RALEIGH, N.C. -- With shouts and signs, close to 3 hundred teachers and educators rallied across from the Legislative building Wednesday afternoon. They are part of the North Carolina Association of Educators. NCAE is most upset about losing tenure rights, and teacher assistants that would be let go under the Senate's budget. They are angry with budget proposals they say would hurt education.
Charlotte teachers rally in Raleigh
"Teachers are fed up," said Mike Ferrier. He is an Ashbrook High School teacher from Gastonia. He says what's in the budget is unfair.
Teachers are fed up, said Mike Ferrier. He is an Ashbrook High School teacher from Gastonia. He says what's in the budget is unfair. Cutting teacher assistants so we can have a raise makes no sense.
He then adds a question for the governor. How's he going to pay for it? That's where the rubber meets the road. I just want a fair raise that doesn't cut other people. That's not right.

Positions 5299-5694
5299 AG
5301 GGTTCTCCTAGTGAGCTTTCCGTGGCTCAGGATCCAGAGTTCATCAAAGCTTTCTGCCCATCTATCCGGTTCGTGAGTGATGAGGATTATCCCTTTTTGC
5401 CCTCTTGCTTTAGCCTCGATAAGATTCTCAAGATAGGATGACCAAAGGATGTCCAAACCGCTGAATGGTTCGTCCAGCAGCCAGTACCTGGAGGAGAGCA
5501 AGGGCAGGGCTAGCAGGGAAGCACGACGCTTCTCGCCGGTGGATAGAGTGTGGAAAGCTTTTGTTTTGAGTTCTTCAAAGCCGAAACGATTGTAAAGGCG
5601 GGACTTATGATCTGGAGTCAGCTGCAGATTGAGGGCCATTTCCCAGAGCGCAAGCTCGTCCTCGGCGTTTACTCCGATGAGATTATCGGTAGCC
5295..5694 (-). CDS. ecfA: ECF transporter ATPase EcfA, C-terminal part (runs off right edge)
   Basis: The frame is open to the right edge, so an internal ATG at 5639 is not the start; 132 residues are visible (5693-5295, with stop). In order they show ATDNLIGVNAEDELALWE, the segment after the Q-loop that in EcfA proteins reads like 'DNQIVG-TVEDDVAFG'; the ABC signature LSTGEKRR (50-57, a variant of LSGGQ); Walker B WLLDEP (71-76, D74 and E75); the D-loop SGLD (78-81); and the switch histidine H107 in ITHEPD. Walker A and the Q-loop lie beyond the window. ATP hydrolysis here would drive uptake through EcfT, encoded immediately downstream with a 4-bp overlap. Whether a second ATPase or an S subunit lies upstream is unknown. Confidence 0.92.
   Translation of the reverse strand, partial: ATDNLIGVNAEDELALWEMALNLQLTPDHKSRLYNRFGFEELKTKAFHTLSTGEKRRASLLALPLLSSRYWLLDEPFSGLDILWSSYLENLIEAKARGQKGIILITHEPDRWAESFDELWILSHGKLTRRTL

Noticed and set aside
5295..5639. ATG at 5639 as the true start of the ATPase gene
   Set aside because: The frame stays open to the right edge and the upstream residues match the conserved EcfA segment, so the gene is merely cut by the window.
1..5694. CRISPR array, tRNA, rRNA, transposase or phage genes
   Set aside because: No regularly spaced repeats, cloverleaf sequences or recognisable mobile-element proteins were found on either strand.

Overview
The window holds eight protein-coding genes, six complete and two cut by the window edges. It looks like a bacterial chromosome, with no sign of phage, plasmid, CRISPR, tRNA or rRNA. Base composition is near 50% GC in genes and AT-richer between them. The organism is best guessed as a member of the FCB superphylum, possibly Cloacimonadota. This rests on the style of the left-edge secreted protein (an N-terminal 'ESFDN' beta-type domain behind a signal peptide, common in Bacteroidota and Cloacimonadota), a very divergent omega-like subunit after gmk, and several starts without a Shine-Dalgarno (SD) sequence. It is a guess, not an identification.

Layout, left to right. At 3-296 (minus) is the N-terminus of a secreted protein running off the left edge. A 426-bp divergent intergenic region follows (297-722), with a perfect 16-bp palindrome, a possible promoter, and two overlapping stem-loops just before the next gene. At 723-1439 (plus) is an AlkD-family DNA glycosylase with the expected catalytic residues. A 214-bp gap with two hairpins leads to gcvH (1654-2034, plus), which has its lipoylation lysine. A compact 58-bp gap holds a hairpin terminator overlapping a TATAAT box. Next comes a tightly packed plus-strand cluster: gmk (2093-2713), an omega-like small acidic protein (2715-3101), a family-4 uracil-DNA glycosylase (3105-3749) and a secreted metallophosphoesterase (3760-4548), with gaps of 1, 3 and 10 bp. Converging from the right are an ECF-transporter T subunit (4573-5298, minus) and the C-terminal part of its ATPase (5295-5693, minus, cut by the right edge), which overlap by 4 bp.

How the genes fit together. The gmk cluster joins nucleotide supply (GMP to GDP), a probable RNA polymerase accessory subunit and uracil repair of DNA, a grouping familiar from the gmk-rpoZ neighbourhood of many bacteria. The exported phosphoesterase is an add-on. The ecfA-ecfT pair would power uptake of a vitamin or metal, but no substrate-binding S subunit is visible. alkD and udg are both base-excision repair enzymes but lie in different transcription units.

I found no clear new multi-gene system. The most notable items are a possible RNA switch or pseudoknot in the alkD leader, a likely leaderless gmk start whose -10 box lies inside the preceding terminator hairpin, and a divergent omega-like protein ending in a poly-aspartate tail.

At the Governor's Mansion, Pat McCrory restated his vision and admiration for educators. He would like to see no teacher in his state make less than $35,000 a year. He would like to see teachers receive about a 5 percent pay raise.
This is not a legislative, executive branch issue. This is a North Carolina issue and we recognize teachers need a pay increase and our plan does just that, but it's responsible and it's affordable, McCrory said.
Speaker of the House Tom Tillis also expressed the House's desire to keep Teacher Assistant's working when school resumes in the fall.
The teacher assistant cuts we think highly disruptive, particularly if you use them as a source of funding. So that's not incorporated into the bill, Tillis said.
Tillis along with other members of his party introduced new legislation Wednesday that outlines keeping teacher assistants and giving about a 5 percent pay raise for teachers.
The House and Senate this week must hammer out differences by week s end, and then send a final budget to the governor's desk in early July.
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